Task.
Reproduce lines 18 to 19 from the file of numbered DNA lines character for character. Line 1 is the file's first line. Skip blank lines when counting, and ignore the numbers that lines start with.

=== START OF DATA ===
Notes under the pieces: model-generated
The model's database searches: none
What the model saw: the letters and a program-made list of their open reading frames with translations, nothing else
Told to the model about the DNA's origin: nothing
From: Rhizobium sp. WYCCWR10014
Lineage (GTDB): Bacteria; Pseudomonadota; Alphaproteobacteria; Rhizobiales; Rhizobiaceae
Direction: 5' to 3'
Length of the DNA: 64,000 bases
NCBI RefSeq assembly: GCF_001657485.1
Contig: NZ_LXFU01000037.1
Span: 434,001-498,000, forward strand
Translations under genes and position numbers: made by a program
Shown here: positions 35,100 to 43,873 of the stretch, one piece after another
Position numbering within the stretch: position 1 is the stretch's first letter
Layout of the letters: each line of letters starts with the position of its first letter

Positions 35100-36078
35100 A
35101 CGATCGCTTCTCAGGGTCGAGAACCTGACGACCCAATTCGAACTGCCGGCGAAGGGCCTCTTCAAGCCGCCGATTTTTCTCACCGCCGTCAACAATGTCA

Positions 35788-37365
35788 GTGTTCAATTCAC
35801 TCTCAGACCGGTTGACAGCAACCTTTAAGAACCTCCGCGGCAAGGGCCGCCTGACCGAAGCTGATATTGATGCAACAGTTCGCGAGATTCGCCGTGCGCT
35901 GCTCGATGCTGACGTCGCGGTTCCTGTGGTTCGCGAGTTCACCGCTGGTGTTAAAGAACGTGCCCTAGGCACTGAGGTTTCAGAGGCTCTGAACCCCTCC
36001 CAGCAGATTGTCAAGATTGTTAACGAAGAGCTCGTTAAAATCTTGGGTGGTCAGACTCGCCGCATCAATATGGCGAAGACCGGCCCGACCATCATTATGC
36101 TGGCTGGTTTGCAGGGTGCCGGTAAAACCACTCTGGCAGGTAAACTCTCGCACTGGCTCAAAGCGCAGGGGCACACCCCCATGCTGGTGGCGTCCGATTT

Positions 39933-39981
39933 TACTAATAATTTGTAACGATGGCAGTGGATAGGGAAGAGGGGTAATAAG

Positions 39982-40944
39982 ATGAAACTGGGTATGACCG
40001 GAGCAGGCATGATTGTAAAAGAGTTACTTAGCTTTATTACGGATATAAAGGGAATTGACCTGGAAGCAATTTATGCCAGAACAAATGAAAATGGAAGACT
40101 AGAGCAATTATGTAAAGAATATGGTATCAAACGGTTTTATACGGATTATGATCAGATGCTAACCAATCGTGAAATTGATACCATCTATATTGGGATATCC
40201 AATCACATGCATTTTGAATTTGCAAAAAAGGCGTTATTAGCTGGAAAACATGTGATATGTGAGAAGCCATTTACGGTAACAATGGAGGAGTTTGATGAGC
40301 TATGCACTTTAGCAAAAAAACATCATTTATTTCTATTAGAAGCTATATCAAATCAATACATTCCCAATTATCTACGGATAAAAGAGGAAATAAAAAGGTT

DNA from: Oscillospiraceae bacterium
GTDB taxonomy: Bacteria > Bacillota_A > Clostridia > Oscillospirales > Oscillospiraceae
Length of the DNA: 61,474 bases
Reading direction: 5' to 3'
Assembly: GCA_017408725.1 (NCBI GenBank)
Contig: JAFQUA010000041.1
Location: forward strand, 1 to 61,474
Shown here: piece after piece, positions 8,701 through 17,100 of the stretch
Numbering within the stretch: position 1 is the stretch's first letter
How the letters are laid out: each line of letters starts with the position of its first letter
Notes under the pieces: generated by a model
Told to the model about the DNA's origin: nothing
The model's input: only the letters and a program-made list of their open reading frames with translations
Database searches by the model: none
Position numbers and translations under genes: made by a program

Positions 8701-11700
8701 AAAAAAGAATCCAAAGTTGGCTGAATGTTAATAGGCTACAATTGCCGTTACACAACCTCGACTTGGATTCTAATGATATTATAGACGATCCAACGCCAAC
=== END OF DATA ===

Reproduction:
35101 CGATCGCTTCTCAGGGTCGAGAACCTGACGACCCAATTCGAACTGCCGGCGAAGGGCCTCTTCAAGCCGCCGATTTTTCTCACCGCCGTCAACAATGTCA

Positions 35788-37365